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So, what can we do now? With less than a month to go, should we just wait and see the results of our efforts? I believe now more than ever we must continue to push and help to advocate against Amendment One. While the voter registration drives are over, there is still time to sway the opinions of those who are in favor of an amendment such as this. If you still have not talked to friends, family members and loved ones about the importance of this issue there is still time to do so.

You can also make a visual statement against Amendment One. Get a yard sign to display your opposition to injustice. The Coalition offices have some available on their website that you can purchase and you can find them at various places throughout the state. You could also be creative and come up with your own sign and personalize your message against this amendment. I personally have always loved a good graphic T-shirt and there are plenty out there to choose from. On the Coalition to Protect All NC Families website they have a store with some of these items available for sale. It is an easy way to display your stance on this issue and possibly spark up a conversation.

For more ideas on how you can make a stance against Amendment One, you can visit the Coalition’s site. Their website has an abundance of resources and tips for ways to get involved from home to social media sites such as Facebook to out in your own community. Through their website, you can also locate your local field office and find out ways that you can volunteer or be active within your own community. It is now time to really dig in and make this last month before the vote count!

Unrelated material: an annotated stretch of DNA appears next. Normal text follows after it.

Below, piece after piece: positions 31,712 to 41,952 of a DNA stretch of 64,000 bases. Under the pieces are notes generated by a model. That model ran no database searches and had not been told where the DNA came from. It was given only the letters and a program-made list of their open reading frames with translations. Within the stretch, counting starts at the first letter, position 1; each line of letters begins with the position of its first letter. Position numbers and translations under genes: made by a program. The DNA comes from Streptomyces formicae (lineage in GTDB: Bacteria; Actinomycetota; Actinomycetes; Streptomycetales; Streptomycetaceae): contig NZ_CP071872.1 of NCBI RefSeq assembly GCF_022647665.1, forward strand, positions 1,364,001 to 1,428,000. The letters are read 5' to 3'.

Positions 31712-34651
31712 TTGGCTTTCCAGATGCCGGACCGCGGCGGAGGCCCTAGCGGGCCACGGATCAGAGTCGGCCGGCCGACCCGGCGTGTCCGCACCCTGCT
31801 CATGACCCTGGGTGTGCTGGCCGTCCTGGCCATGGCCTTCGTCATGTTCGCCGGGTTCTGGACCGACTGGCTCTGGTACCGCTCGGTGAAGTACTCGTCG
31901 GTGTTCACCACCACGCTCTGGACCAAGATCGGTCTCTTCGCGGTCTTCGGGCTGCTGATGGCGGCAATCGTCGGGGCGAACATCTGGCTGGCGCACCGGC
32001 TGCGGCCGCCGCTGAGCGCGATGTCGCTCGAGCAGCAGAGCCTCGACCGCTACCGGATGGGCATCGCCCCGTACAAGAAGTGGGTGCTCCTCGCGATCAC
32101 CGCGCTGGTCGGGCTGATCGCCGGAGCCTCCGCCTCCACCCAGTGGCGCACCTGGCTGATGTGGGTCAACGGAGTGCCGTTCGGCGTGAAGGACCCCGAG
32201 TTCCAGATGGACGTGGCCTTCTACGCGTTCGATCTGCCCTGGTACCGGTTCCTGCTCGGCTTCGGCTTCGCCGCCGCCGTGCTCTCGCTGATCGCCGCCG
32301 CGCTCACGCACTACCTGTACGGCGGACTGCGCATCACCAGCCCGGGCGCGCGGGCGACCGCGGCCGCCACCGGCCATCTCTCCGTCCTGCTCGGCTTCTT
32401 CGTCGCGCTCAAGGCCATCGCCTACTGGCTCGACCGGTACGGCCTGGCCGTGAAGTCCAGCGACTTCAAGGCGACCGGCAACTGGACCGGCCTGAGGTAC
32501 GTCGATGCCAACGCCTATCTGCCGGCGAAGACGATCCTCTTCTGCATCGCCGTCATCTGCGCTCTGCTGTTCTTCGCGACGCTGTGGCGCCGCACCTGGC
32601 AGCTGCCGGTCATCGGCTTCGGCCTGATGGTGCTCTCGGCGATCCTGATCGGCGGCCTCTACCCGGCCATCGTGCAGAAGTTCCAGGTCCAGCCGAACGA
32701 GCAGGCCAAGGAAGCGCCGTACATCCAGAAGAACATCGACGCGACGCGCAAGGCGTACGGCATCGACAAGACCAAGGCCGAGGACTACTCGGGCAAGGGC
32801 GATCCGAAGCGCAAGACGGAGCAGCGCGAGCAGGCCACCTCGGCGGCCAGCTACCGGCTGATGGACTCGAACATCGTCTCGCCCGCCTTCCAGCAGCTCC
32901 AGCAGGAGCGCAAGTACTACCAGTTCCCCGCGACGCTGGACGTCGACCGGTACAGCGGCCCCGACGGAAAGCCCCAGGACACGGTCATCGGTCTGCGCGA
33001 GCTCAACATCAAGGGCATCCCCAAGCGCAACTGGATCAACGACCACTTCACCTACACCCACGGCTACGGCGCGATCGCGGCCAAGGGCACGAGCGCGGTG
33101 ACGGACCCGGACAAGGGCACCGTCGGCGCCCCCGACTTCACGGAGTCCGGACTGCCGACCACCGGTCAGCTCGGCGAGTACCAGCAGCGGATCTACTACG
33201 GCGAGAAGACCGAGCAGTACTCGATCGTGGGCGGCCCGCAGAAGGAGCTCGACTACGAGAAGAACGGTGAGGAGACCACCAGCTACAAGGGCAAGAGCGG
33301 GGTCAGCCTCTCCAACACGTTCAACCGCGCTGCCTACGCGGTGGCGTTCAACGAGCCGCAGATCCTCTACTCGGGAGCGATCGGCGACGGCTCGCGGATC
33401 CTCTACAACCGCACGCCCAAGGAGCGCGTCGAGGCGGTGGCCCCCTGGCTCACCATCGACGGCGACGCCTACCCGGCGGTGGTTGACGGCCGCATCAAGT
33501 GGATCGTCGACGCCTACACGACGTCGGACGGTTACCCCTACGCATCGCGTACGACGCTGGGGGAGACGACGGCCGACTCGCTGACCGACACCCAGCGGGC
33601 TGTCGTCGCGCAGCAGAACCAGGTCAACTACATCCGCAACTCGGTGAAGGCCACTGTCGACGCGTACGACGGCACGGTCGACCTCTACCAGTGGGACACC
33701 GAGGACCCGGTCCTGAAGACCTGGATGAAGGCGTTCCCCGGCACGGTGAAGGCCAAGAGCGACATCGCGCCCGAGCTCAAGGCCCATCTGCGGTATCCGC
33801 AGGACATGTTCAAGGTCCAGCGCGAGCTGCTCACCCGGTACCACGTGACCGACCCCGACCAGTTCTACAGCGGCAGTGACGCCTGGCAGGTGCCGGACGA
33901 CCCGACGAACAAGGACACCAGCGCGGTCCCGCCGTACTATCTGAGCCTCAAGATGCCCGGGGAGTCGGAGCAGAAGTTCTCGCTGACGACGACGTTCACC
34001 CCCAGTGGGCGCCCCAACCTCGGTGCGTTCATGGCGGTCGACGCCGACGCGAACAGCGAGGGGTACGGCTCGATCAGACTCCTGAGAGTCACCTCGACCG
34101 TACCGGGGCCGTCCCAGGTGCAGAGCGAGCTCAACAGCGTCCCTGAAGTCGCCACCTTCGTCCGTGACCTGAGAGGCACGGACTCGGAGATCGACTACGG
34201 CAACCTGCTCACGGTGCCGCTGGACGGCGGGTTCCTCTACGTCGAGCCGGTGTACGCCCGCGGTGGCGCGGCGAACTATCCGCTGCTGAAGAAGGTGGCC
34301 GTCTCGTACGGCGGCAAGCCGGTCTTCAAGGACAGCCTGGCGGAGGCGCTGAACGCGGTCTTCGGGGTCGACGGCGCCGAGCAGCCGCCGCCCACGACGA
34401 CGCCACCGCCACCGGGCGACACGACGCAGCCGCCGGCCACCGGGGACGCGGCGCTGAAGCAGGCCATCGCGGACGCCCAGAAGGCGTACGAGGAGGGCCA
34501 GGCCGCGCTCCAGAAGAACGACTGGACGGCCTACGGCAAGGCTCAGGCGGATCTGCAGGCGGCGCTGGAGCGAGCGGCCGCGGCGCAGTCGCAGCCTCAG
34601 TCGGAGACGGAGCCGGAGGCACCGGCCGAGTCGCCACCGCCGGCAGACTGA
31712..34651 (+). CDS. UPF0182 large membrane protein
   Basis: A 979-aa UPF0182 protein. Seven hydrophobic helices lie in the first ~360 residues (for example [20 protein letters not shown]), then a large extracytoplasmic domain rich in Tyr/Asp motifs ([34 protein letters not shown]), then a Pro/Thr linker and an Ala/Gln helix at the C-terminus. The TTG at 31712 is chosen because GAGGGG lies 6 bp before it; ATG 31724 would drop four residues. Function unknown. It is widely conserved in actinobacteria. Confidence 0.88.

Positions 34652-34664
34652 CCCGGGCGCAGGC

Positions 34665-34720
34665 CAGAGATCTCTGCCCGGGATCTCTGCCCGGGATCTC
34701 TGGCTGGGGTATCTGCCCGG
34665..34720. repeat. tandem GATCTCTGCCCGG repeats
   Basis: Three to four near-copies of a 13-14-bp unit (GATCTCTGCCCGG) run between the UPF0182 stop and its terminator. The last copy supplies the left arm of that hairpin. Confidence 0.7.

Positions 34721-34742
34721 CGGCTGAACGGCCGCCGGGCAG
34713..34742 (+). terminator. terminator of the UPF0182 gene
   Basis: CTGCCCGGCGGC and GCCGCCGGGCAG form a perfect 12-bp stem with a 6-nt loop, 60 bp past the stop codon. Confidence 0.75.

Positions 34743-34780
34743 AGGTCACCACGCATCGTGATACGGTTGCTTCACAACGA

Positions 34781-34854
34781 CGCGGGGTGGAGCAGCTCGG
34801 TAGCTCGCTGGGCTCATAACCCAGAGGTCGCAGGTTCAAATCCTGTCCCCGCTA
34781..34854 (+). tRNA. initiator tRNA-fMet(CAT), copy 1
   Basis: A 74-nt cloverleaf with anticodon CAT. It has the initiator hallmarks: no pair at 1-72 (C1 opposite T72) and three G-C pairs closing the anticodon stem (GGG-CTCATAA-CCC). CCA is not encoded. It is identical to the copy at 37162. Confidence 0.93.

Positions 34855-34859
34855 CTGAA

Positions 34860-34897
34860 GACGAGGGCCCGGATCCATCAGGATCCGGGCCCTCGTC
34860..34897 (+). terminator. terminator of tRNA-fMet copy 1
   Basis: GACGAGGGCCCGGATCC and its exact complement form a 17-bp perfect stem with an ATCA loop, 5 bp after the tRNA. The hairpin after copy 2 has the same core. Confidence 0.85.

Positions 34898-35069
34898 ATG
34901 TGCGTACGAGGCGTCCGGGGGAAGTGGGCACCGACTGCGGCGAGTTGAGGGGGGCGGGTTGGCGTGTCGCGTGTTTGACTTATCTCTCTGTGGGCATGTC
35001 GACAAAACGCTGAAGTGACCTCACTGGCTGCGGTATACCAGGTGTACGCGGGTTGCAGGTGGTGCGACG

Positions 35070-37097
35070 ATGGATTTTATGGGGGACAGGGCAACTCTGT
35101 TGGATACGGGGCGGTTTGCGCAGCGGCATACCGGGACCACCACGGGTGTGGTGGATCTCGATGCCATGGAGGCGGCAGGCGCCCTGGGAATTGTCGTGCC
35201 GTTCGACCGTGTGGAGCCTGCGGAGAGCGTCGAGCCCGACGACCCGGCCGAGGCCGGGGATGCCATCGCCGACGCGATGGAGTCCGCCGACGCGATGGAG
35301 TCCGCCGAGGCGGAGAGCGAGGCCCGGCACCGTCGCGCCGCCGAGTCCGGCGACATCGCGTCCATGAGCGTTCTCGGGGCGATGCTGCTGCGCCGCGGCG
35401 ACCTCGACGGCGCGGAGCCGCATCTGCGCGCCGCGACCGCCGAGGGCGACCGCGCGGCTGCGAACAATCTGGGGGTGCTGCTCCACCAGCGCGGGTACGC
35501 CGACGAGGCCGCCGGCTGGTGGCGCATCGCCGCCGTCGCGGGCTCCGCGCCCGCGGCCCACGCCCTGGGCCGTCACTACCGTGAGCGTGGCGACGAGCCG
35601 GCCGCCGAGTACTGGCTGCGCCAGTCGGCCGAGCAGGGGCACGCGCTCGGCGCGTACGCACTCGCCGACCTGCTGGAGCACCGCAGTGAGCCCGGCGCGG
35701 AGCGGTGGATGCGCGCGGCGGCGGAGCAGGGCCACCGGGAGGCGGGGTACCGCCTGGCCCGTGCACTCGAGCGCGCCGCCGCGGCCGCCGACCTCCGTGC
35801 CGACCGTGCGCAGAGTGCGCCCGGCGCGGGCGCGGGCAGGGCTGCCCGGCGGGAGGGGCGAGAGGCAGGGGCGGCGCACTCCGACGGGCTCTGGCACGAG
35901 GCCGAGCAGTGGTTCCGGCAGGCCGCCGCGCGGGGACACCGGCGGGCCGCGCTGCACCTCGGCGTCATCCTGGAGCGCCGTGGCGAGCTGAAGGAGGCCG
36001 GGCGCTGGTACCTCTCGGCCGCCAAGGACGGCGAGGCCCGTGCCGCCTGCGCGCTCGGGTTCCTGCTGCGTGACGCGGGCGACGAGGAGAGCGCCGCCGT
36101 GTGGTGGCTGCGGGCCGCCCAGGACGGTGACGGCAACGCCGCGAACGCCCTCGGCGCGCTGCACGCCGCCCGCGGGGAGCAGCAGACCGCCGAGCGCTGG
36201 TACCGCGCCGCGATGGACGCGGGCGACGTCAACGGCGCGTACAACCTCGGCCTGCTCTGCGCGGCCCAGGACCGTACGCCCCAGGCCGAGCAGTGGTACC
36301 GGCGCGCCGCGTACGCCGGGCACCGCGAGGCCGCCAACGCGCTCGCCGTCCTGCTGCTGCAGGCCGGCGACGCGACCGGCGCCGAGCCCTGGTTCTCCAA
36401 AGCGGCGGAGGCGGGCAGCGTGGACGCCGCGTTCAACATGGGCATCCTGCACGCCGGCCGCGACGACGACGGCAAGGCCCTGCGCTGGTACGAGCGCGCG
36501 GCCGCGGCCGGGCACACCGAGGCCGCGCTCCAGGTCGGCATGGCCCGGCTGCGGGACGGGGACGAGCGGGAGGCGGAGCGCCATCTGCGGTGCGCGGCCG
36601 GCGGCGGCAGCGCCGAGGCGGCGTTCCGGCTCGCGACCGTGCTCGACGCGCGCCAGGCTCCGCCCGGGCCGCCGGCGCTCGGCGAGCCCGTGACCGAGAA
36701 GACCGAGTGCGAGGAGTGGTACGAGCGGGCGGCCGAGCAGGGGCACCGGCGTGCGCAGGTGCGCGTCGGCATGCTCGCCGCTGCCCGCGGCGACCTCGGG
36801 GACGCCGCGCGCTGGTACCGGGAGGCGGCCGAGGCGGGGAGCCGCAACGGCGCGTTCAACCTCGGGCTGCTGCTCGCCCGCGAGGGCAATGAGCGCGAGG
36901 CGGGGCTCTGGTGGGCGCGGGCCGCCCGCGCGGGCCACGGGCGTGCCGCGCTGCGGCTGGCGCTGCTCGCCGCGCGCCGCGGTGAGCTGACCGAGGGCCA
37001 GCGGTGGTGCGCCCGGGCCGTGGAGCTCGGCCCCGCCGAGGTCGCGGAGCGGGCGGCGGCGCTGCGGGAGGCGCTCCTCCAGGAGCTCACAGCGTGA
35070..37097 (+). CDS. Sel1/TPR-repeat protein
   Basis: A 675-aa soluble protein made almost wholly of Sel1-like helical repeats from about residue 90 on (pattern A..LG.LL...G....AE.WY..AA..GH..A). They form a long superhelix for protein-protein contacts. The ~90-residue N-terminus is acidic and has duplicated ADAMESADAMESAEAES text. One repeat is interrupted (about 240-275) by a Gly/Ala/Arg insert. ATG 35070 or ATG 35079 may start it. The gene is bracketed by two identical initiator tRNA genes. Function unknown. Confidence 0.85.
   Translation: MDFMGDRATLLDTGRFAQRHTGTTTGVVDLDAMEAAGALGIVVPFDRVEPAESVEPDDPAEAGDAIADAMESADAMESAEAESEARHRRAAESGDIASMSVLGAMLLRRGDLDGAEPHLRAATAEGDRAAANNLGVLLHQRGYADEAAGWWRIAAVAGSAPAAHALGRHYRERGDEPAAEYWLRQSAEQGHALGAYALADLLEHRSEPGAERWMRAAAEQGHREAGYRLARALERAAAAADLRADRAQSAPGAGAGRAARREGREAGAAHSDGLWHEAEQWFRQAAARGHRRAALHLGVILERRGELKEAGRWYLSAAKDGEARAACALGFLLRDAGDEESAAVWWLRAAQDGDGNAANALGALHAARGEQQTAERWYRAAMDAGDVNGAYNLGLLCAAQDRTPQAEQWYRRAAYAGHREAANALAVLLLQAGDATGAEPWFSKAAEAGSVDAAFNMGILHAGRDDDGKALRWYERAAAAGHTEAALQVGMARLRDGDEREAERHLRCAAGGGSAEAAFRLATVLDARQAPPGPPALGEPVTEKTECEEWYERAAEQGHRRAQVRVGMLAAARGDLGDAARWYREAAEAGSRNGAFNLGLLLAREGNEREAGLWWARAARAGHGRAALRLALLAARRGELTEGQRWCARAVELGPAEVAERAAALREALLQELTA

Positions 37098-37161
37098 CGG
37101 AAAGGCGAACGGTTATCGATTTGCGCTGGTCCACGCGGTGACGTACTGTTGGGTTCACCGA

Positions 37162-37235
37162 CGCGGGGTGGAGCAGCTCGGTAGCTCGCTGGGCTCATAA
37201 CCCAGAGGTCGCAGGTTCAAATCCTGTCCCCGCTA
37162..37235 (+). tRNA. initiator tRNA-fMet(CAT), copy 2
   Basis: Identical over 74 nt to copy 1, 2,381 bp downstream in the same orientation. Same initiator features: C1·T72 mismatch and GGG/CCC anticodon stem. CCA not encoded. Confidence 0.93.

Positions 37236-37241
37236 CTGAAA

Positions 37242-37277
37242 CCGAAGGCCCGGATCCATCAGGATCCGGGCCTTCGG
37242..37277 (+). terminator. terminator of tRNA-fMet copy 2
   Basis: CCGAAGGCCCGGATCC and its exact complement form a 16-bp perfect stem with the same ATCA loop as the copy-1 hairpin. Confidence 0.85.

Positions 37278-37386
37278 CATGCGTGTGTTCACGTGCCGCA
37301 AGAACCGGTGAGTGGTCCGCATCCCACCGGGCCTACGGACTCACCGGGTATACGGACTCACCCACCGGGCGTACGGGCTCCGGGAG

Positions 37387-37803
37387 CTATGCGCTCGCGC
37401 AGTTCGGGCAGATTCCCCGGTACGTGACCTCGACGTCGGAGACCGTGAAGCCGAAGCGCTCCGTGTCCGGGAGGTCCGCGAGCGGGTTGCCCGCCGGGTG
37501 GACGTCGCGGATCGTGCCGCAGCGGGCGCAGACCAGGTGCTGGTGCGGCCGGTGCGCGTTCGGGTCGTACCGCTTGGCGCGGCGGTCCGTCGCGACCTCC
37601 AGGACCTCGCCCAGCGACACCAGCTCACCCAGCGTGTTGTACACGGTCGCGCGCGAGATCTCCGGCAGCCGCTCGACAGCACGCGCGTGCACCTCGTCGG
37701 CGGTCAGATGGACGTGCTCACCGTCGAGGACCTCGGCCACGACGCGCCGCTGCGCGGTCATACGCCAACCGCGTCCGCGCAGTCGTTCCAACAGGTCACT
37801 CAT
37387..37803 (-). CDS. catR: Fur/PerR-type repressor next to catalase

For more information about Amendment One and how you can make an impact please visit protectncfamilies.org. : :

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Posted by O'Neale Atkinson

O'Neale Atkinson is a former editor of QNotes, serving in the position from Jan. 23, 2012 to June 15, 2012. His first issue as editor was published on Feb. 4, 2012. His last issue was published June 23, 2012. O'Neale currently serves as operations manager of the LGBT Community Center of Charlotte.

2 Replies to “One final push: Our last chance to make a stand against Amendment One”

  1. Hold up, you haven’t lost your opportunity to vote yet, even if you’re not registered! North Carolina has one-stop early voting registration. So if you bring proof of address to the polls (water bill, phone bill, ID with current address on it, among other things), you can register and early vote at the same time. HOWEVER, you cannot do this on the actual election day (May 8th). If you are not registered by now, you cannot vote on May 8th.

    Early voting starts April 19th at some sites, though most others start on the 23rd. It goes through May 5th. Please make the effort to go out and vote!

  2. If you haven’t registered to vote yet you may bring appropriate identification to one-stop early voting April 19-May 5 and register and vote the same day. Go to your local county board of election or the NC Noard of Elections websites to check on which form of ID you can present.